Methodology.— We evolve the networks by means of a traditional genetic algorithm (GA) to solve three computational tasks of varying difficulty, each of which defined on a -bit input: full-adder (FA), even-odd (EO), and the cellular automata rule (R85) wolfram83 (). The FA task receives two binary inputs , , an input carry bit , and outputs the binary sum of the three inputs on the -bit output and the carry bit . The EO task outputs a if there is an odd number of s in the input (independent of the order), a otherwise. R85 is defined for three binary inputs , , and , and outputs the negation of . The output for R85 task therefore only depends on one input bit. The EO task represents the most difficult task, followed by the FA and R85 task. Task difficulty is the complexity of information integration needed in the input to determine the output. This can be measured through information-theoretical decomposability of a task. We can represent the task itself as the contingency table of its inputs and outputs. Different decomposition models of the task are the different ways that we can calculate the marginal probabilities from the original contingency table zwick2004 (). We calculate a weighted sum of the vector of the information content of all possible decomposition models of a task . This can be summarized in: , where is the set of all decomposition models of , and the weight of a model is proportional to its degrees of freedom. The information content of a model is calculated using . Here, is the entropy of the model, is the entropy of , and is the entropy of the independence model (all input and output variables are assumed independent). Higher values for mean that the task is more decomposable and therefore less difficult.

The genetic algorithm we use is mutation-based only, i.e., no cross-over operation is applied. For all experiments we ran a population of networks with initial connectivity and a mutation rate of . Each mutation is decomposed into steps repeated with probability , where . Each step involves flipping a random location of the look-up table of a random automata combined with adding or deleting one link. Each population is run for generations. We repeat each evolutionary run times and average the results. In each generation and for each tested input configuration, the RBN is run for a convergence time updates. Afterward, we run the network for an additional updates to record the activity of the output nodes. If the activity of an output node is “1” for at least half of the time steps, we interpret the output as a “1”, and as “0” otherwise. For an evolutionary run of training size , the training sample set is randomly chosen at each generation without replacement from the possible input patterns. During each generation, the fitness of each individual is determined by , where is the normalized average error over the random training samples: . is the value of the output automata for the input pattern , and is the correct value of the same bit for the corresponding task. The generalization score is calculated using the same equation with including all inputs rather than a random sample. Finally, selection is applied to the population as a deterministic tournament. Two individuals are picked randomly from the old population and their fitness values are compared. The better individual is mutated and inserted into the new population, the worse individual is discarded. We repeat the process until we have new individuals in the new population.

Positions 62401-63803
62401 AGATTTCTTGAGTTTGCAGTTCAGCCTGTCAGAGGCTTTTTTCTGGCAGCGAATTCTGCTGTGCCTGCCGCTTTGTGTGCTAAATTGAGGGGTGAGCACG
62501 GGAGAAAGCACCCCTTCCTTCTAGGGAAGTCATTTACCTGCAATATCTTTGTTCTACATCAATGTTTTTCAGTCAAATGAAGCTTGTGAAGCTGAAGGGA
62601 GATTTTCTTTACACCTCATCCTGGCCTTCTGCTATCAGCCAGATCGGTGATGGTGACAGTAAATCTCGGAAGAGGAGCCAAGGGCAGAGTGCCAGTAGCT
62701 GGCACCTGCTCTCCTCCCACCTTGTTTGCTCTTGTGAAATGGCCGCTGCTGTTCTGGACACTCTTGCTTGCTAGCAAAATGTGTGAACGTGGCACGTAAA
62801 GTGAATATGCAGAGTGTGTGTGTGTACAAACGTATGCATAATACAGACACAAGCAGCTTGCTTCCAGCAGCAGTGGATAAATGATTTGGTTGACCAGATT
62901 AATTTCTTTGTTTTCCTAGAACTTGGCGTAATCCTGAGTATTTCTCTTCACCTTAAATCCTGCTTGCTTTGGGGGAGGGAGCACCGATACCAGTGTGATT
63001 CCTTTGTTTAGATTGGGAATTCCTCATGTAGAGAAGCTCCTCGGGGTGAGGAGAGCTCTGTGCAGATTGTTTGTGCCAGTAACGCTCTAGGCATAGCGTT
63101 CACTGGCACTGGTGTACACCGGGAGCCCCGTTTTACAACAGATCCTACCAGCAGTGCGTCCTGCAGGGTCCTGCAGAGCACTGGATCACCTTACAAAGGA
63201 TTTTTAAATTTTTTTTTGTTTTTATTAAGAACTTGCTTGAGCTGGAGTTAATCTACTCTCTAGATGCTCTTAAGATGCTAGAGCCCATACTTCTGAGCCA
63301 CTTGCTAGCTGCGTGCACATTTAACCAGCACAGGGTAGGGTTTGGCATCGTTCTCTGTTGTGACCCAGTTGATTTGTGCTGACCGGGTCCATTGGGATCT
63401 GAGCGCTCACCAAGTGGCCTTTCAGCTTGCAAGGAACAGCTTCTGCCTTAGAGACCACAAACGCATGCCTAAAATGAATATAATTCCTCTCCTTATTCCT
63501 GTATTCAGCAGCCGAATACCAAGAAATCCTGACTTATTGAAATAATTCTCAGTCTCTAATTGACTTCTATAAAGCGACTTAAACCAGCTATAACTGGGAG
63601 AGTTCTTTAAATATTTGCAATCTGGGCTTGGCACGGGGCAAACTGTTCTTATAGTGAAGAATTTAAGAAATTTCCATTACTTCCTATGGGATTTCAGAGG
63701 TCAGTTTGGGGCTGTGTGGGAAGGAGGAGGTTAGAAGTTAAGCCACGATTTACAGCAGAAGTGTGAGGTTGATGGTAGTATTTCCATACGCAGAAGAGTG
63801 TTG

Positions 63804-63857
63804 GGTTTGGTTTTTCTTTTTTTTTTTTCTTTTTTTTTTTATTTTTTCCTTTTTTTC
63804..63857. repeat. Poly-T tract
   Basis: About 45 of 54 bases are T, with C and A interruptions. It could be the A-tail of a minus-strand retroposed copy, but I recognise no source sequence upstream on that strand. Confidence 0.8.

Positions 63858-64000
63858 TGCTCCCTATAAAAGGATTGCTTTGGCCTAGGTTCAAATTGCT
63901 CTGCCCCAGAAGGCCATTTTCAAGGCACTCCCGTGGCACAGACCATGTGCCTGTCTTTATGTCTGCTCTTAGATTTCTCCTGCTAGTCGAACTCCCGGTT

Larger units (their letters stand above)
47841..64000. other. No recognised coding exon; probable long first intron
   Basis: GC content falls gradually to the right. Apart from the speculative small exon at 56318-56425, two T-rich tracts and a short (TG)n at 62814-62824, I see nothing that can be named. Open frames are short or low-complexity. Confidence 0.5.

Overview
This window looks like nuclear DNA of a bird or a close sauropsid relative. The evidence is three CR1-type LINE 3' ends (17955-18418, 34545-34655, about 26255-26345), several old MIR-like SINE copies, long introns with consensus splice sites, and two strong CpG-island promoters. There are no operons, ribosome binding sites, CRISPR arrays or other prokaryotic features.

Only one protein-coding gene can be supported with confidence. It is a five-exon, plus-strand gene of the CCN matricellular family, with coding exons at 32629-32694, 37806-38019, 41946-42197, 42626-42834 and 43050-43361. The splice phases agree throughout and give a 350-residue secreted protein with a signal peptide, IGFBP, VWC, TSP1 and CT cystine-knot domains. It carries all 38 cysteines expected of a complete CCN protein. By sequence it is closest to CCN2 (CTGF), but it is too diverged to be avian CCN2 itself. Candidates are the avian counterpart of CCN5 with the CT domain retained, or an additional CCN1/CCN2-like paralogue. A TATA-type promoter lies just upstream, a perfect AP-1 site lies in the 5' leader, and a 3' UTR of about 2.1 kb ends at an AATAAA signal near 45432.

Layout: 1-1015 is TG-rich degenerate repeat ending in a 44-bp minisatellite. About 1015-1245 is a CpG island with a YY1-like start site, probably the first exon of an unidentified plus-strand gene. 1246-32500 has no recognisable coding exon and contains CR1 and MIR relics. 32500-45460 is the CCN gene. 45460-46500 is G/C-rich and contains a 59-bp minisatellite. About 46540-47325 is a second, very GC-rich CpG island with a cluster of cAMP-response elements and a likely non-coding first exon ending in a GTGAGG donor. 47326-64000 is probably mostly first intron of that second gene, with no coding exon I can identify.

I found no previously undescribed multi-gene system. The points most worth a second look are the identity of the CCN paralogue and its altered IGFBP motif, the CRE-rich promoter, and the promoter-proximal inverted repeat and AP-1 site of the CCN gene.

Results.— We observe a convergence of close to the critical value for large system sizes and training sample sizes larger or equal to . For , populations always evolve close to criticality for moderate . For smaller , the average over all evolutionary runs is found at slightly higher values of (Fig. 1). If the average is taken only over the best individuals, however, values close to are recovered. This observation can be explained from the fact that for , due to the limited information provided for learning, some populations cannot escape local optima, and hence do not reach maximum fitness. Sub-optimal network populations show a large scatter in values in the evolutionary steady state, while those with high fitness scores cluster around (Fig. 1, inset). For the simple R85 task we do not observe any convergence to , independent of the training samples. For the other tasks, the finite size scaling of (Fig. 2) exhibits convergence towards with a power-law as a function of the system size . For , the exponent of the power-law for the three tasks EO, FA, and R85 is , , and respectively (Fig. 2). Altogether, these results suggest that the amount of information provided by the input training sample helps to drive the network to a critical connectivity.

Figure 1: Convergence of the average network connectivity as a function of the GA generations . FA task with and . The curves are averaged over evolutionary runs (red), only the best (green), and the best (light blue) populations, respectively. Inset: scatter plot correlating average and average generalization of a successful population (black) and a suboptimal population (purple).

Interestingly, the population dynamics in our model follow Fisher’s fundamental theorem of natural selection, which attributes the rate of increase in the mean fitness to the increased fitness variance in the population edwards1994 (). It has been shown in GAs that the diversity maximization Bedau94bifurcationstructure () makes more configurations of the search space accessible to the genetic search to find optimal solutions carnevali87a (); carnevali87b (); patarnello89 ().

Figure 2: Finite size scaling of as a function of for the three tasks, EO (black), FA (blue), R85 (magenta), and the training sample size (a) and (b). Points represent the data of the evolved networks, lines represent the fits. The finite size scaling for shows that it scales with a power-law as a function of the system size . The dashed lines represent the power-law fit of the form . We favor the data for larger by weighting the data according to , where . The insets show as a function of on a log-log scale.